What Is A J-1 Visa?

The J-1 Visa is an exchange visitor Visa program granted to foreign nationals interested in traveling to the United States for a temporary program oriented towards specialized work, academic study, research, teaching, and other related activities.  J-1 visa applicants are diverse, and each may face entirely different challenges about immigration. For example, an international student and a teacher may each qualify for a J-1 visa, though their long-term immigration plans and requirements will likely differ significantly.

There are various J-1 visa programs that eligible candidates may engage with, and each has different requirements.  These programs involve professional and academic paths that include, but are not necessarily limited, to:

  • Au Pair
  • Camp Counselors
  • College and University Student
  • Government Visitor
  • Intern
  • International Visitor
  • Physician
  • Professor and Research Scholar
  • Secondary School Student
  • Short Term Scholar
  • Specialist
  • Summer Work Travel
  • Teacher
  • Trainee

The length of these programs varies considerably.  For example, a J-1 physician may remain in the United States for the entire duration of their residency program, to a maximum of seven years.  By contrast, a short-term scholar program may last for a maximum period of six months.

The Home Residency Requirement

J-1 visas feature a number of unique requirements, depending on the program with which the foreign national is engaged.  Some J-1 visa programs feature a two-year home residency requirement which requires that the foreign national return to their home country (and establish permanent residency for a period of two years) before getting a work or family-based visa in the United States, or otherwise changing their immigration status.

The home residency requirement can create significant barriers for foreign nationals who may have long-term career or family arrangements linked to the United States.  Fortunately, there may be waivers (and other options) available to qualified foreign nationals.  For example, J-1 teachers that are not able to waive the home residency requirement may repeat the J-1 program after the two-year home residency period has elapsed.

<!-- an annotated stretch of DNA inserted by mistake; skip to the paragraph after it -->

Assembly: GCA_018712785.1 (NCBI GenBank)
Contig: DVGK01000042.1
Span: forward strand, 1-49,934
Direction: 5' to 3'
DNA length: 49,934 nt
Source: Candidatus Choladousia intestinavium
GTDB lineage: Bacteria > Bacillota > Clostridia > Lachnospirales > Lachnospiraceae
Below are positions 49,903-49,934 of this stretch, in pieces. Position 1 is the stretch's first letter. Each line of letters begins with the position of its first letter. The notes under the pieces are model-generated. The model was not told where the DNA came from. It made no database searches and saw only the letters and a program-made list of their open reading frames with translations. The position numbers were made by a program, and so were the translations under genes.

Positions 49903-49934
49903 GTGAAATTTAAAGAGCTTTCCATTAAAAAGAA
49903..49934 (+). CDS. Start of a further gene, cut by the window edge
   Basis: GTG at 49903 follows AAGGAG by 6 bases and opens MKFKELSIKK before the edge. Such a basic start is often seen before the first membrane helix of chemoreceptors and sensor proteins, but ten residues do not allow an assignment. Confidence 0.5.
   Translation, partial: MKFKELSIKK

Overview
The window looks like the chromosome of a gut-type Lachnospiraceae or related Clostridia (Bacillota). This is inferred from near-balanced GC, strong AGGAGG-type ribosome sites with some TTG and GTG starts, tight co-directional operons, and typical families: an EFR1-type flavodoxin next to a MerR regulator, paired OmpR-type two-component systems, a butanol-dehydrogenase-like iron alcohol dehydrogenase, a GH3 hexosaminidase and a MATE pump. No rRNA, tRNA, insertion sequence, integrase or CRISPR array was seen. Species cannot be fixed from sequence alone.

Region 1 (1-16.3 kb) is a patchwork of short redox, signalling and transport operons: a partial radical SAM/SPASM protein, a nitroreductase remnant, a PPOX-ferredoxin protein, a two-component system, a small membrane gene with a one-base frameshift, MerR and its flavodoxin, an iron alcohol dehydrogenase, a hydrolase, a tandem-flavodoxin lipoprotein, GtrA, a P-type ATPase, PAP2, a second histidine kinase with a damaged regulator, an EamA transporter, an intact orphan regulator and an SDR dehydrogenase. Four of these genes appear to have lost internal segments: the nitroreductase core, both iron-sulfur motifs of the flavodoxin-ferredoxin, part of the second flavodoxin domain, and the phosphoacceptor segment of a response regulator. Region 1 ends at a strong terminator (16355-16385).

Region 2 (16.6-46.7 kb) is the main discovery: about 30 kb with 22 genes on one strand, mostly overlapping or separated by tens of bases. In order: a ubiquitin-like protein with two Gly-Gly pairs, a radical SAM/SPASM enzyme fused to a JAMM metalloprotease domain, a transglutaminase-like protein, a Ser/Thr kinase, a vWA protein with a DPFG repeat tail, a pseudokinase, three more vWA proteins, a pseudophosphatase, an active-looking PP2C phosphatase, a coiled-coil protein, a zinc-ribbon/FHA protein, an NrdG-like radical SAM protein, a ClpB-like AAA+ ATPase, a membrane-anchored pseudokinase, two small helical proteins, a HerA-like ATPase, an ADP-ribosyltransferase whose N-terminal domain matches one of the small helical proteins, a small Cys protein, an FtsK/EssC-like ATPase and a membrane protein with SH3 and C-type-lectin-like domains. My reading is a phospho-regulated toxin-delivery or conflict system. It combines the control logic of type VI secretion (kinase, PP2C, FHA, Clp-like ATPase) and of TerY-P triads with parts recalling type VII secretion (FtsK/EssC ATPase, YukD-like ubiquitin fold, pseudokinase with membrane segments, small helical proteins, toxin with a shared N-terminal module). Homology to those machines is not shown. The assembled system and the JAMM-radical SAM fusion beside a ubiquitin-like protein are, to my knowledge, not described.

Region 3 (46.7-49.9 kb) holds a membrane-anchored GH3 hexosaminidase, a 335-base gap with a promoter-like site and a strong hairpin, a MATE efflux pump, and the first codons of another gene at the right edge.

Securing A Waiver

There are several bases on which you can request a waiver of the two-year home residency requirement imposed by the J-1 visa:

  • No Objection Statement
    • A “no objection” statement may be issued by the foreign national’s home government. The statement is a confirmation that the home government does not object to the fact that their citizen may not return and may become a lawful permanent resident of the United States.
  • Interested Federal Government Agency
    • If the J-1 foreign national is working on a project that involves a federal government agency, and the home residency requirement would create a detriment to that agency’s interests, then the head of the interested agency may request a waiver on the foreign national’s behalf.
  • Persecution
    • Persecution on the basis of race, religion, or political opinion may justify a persecution waiver of the home residency requirement.
  • Exceptional Hardship
    • The home residency requirement may be waived if the foreign national can show that the requirement would impose an exceptional hardship on their spouse or child (who are either US citizens or lawful permanent residents).
  • Conrad waiver
    • Conrad waivers may be available to select J-1 physicians who are sponsored by state health departments and who agree to a three-year contract to practice in a medically underserved area.
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